Aug 9: 2 significant anniversaries for Singapore

PHOTO: The Straits Times

On Aug 9, Singapore celebrated its Golden Jubilee with an outpouring of national pride and joy.

Aug 9 also marked a more sinister anniversary: the destruction of Nagasaki by the second atomic bomb in 1945. That date has been marked by numerous commemorations both in Japan and elsewhere, all praying for world peace.

Watching these on Japanese television, one comes away with the impression that the bomb came out of the blue, a natural calamity like a tsunami or earthquake or volcanic eruption. It was no such thing. Sympathy for the sufferings of the survivors should not blind us to the historical context. If it had not been for the bomb on Aug 9, 1945, Singapore might not have been celebrating its Golden Jubilee on Aug 9, 2015.

When the Third Reich crumbled in May 1945, it was clear to all that Japan had lost the war. With Germany out of the way, the Allies were free to turn their attention to Asia. Not even the most diehard militarist thought that the war could be won.

The only strategy that the Japanese military had was to make the ultimate victory as costly as possible, in the hope that the war-weary Allies would accept a negotiated peace.

Allied military planners had no illusions about an early surrender. Generals and politicians often spoke grandiloquently of fighting to the last man. Only the Japanese meant it.

To give some idea of the scale of the casualties to be expected, when the Americans invaded Okinawa, the three-month campaign cost them over 72,000 killed, wounded and missing. Kamikaze attacks had sunk 35 ships and damaged 137 others. Japanese deaths were estimated at 107,000 - including a significant number of civilians. The American plan for the invasion of Japan envisaged the capture of southern Kyushu (Operation Olympic) followed by a landing on Honshu in the Kanto region (Operation Coronet). The projected casualty figures for the invasions exceeded a million on both sides, including civilians.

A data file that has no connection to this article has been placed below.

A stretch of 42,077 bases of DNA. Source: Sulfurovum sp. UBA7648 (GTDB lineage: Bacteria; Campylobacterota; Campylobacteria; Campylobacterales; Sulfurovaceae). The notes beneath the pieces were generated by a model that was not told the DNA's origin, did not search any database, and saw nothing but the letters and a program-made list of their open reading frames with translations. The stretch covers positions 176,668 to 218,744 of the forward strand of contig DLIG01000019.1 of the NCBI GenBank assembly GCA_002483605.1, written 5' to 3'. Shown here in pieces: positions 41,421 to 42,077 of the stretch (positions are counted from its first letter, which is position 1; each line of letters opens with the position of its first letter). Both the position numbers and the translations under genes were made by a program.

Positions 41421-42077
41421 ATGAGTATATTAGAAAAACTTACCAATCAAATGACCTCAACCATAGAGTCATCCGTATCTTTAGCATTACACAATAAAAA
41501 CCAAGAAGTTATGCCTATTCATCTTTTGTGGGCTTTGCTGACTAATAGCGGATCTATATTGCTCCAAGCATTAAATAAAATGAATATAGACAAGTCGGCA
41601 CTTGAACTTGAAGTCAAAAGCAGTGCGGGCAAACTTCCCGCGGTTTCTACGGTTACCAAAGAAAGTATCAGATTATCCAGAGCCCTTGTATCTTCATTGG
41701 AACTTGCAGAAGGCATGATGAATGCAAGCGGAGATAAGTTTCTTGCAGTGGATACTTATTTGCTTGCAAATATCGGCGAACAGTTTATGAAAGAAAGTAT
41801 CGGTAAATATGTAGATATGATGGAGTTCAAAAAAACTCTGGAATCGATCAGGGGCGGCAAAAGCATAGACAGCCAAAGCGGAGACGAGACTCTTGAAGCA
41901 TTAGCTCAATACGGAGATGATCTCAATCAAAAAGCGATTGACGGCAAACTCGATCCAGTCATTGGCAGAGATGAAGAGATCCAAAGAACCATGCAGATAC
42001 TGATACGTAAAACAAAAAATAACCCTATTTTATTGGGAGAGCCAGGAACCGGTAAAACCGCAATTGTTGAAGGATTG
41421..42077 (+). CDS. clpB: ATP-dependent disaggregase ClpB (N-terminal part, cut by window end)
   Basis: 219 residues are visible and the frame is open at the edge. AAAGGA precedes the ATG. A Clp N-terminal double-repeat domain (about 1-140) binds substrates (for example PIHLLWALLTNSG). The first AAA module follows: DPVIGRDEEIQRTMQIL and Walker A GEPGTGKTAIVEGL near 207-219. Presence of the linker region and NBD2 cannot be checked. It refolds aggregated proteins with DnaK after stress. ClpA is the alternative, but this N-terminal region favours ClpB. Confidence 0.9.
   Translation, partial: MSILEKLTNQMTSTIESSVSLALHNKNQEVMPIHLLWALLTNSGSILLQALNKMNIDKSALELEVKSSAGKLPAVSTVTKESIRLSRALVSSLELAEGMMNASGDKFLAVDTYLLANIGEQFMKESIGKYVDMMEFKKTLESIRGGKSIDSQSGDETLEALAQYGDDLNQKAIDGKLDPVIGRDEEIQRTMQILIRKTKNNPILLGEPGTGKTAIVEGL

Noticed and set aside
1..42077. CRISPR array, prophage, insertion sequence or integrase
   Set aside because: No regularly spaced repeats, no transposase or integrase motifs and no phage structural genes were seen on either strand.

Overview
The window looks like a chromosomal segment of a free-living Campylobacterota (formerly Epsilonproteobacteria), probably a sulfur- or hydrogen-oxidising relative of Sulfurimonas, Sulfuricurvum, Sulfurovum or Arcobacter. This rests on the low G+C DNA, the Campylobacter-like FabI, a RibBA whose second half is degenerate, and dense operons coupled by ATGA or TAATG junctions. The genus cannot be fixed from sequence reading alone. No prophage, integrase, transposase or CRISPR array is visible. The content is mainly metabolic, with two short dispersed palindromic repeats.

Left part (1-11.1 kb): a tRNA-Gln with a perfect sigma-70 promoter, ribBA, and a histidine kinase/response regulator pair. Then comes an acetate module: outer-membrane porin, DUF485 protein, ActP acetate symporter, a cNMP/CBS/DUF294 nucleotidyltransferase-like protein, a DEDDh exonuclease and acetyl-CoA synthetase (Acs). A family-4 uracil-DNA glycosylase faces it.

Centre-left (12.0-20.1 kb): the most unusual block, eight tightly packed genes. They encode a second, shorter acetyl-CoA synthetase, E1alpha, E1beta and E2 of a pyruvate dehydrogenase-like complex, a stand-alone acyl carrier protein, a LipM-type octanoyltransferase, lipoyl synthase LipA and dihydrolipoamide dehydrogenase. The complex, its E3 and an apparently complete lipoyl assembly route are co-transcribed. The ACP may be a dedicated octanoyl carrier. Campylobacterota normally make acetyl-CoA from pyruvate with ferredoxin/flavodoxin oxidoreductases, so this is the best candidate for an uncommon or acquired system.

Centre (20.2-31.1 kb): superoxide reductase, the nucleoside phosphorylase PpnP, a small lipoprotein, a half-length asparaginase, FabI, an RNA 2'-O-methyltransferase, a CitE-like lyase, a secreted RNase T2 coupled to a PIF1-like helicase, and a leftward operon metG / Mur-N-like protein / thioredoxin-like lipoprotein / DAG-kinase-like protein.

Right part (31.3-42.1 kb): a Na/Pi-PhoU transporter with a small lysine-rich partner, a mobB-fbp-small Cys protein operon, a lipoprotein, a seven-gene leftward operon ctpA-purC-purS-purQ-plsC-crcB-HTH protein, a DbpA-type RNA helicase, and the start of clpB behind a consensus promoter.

The surrender of Singapore in February 1942 was the largest capitulation of British and empire forces in history. The white man's prestige depended on their triumphant return to Singapore. So when the British 14th Army recaptured Rangoon three years later, in May 1945, it was clear to all that the next destination would be Malaya. The British plan for the reconquest of Malaya was codenamed Operation Zipper. It envisaged a landing in Peninsular Malaya with a force of 100,000 men comprising six divisions, mostly from the Indian Army. Opposing them were some 96,000 Japanese troops of the 7th Area Army, not counting local auxiliaries.

The Japanese had been recruiting locals into the so-called "volunteer" corps Giyu-gun and Heiho to supplement their own troops. Civilians were "encouraged" to join in order to defend Malai and Syonan. My father escaped induction because my grandmother lied about his age. The Giyu-Hei, as they became known, would have been involved in the fighting had Operation Zipper and its follow-up attack on Singapore taken place.

There is no doubt that the civilian population would not have been spared. When the Americans approached Manila in February- March 1945, General Yamashita Tomoyuki had ordered that the city should not be defended.